This is the cover art of the album, "Andrew Bird & The Mysterious Production of Eggs", one of my all time favorite musicians. I really like his website, especially how it forces you to search for the navigation bar. You have to roll over it in order for it to appear again after first visiting a page. I'm not a huge fan of the black background, but I'm sure it appeals to a lot of people and it does seem really easy to read. you should check out the AV page and listen to the jukebox.
Lisa's website is one of those nice and clean artist's websites that is so amazingly simple, but I wonder if it's accessible to everyone. You could very easily go to the main page and think that all that existed in the whole site was her name and a little scroll box. You almost have to look around a bit to discover that there's more to it, but maybe there's some psychology behind that idea as well. Like, a person visiting your site could somehow feel accomplished by discovering secret rooms and therefore feel a strange attachment to it.
I was excited to discover through visiting her website, that I own a t-shirt that she designed, a gift from Rob a few years ago. cute.
I really like the simple, easy design of the site and am a BIG fan of his color palette. (BTW, his bike matches his work) Some of the choice of font color is a little light, making it hard to read, but that could just be my aging eyesight.
A plus about this site in my circumstances, is that there's a teeny image in the upper right hand corner that links you to the web designer's site, showing other artists' websites. Nice job. A++
When viewing his site's use of meta tags, I noticed that some of his keywords were the names of some of his contemporaries and artists that he's been in shows with. Which I've never thought of doing, but I suppose makes perfect sense. Here is an image of the print that is hanging in my living room.
Yesterday I went to see Claire Sherman speak. She is a candidate for the professor position in the painting department, I assume to replace one of my favorites ever, Paul Pratchenko. I recognized her work from "New American Paintings" from about a year ago. The image above is one of my favorite pieces of hers, but you can check out her website here.
It was interesting to listen to her talk about her thoughts about surface and the use of paint as a material that can be used to break up an image, becoming just paint. She experiments with incredibly thick applications, almost to the loss of control. Her work is on the border between abstraction and representation.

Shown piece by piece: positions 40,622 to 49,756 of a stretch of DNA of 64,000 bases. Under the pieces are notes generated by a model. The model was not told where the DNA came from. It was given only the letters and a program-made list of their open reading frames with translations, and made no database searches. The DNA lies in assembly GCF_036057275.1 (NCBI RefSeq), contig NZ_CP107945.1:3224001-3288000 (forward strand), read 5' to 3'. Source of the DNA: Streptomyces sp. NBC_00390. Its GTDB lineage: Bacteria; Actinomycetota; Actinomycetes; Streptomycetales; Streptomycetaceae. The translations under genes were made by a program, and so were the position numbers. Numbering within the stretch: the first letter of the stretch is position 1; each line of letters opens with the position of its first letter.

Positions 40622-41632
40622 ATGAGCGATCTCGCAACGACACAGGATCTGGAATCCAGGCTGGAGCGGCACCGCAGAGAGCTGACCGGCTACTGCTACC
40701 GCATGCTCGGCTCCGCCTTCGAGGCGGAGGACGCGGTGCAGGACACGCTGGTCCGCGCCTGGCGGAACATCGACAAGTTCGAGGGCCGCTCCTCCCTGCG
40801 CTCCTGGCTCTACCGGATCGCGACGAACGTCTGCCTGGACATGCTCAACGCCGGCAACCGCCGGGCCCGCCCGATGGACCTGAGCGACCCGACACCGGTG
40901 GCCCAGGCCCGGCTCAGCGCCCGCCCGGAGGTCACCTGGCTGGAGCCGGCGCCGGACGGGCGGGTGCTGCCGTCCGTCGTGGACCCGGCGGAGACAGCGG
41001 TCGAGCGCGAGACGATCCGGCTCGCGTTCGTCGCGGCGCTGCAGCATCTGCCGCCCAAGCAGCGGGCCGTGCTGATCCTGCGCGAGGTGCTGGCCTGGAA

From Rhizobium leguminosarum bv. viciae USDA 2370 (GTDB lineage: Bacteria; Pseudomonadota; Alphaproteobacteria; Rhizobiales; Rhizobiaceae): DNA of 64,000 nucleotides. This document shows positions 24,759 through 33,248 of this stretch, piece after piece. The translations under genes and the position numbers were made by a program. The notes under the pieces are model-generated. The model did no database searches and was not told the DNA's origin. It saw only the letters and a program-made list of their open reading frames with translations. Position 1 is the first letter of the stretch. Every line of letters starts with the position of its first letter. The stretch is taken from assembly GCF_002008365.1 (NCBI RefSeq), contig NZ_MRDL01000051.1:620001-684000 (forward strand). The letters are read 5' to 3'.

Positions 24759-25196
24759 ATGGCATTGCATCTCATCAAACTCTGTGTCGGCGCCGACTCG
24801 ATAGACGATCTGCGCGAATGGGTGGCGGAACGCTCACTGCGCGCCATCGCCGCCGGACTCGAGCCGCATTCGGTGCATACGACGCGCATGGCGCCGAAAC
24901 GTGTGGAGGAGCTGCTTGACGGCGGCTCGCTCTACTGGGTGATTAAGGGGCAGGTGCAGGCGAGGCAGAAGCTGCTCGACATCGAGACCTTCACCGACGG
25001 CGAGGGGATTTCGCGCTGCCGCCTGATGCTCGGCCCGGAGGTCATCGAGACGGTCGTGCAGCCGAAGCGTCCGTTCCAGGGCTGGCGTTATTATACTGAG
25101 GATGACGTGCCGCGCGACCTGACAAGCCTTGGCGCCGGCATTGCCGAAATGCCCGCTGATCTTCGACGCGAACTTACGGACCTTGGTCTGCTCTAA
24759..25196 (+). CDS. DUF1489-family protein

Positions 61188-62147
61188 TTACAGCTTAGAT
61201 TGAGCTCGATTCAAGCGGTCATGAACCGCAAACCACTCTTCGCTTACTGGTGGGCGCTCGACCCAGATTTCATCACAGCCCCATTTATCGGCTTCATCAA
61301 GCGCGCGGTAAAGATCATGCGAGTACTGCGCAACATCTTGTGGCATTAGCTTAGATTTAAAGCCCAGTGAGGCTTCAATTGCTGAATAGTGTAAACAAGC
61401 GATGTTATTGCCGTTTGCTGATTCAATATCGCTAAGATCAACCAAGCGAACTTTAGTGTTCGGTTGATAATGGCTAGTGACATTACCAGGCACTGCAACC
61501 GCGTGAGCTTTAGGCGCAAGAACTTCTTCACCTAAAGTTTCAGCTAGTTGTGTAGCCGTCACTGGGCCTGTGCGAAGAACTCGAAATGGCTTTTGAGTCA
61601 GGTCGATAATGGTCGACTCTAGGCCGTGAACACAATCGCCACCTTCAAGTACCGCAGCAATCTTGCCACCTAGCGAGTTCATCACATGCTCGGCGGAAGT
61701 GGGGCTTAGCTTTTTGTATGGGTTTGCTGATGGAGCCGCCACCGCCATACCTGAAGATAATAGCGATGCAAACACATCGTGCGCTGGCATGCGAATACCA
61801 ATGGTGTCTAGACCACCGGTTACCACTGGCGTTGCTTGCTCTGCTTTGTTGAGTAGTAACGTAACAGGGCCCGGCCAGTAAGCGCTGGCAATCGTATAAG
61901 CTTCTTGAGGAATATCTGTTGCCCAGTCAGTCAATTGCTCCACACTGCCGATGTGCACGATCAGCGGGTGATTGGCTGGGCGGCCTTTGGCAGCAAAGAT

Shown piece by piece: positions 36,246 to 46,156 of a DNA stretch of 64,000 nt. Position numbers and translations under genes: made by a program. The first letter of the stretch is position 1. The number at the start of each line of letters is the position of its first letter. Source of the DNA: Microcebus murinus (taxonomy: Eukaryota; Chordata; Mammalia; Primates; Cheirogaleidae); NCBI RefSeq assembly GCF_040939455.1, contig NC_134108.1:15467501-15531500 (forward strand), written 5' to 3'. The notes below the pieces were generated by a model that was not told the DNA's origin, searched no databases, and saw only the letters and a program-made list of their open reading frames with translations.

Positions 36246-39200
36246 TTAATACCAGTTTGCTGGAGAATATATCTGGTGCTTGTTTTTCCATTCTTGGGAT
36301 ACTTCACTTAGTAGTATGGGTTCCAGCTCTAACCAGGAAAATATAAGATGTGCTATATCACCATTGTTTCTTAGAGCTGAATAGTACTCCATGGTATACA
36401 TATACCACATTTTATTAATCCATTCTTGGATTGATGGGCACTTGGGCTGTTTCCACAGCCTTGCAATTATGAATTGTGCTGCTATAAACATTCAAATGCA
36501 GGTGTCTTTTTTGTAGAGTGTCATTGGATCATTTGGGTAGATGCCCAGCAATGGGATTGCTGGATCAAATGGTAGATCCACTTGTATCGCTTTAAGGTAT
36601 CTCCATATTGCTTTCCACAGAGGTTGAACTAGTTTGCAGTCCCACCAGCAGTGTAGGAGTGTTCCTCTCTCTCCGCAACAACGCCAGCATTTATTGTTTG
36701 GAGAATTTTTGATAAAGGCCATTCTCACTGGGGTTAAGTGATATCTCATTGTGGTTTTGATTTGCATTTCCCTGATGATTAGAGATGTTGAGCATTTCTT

I think that she would be a good fit with the painting department. It's too bad I'm outta there. I think that I'd really enjoy a class with her.
I've officially kicked off the training season for two marathons and one half marathon coming up this year. Which basically means that I'm going to start doing a whole lotta running and tons of cross training and eating really well (and eating a lot). I find that I'm constantly starving while I'm in this process and pretty much spend the day snacking. I also sleep really well at night, and feel incredibly motivated with personal projects. One project that is in the works involves mapping my runs from point to point to see what sort of patterns develop.
For this particular training program, I'm a pace group leader. This means that between myself and two other pacers, we keep anywhere from 15 to 35 runners on track for the long runs, which happen on Saturdays. This also means that my Friday nights are shot because I have to be all set to go at 8:00am. I work or have school 6 days a week with Saturdays being my only day off. So by the afternoon, I feel very accomplished and I can actually let myself chill out and relax a little.
But I've had a hard time working this one out. All of my sketches are rendered the way that I want them to be in pencil, but I know that the translation from sketch to embroidery thread is going to be hard to manipulate.
I finally settled on the idea to create this piece as if it were a drawing/sketch from one of my notebooks. So I started by creating a college-ruled piece of notebook paper with my sewing machine. Here's a picture of the beginning:
The final piece won't include all of the loose ends, but you get the idea. The rest of the piece will be made up of embroidered versions of actual sketches from my notebooks from the last few years. I'm looking forward to going through my notebooks to revisit my thoughts and ideas from the past.
I drove up to Gail Dawson's show at the Dominican University in San Rafael this Saturday. Having been a student of hers for a couple of years and only having seen one live piece of her work, it was great to see it up close and personal. I was totally blown away by the amount of work that goes into the video pieces. 24 (?) paintings only take up one second of video. That's a huge project to tackle.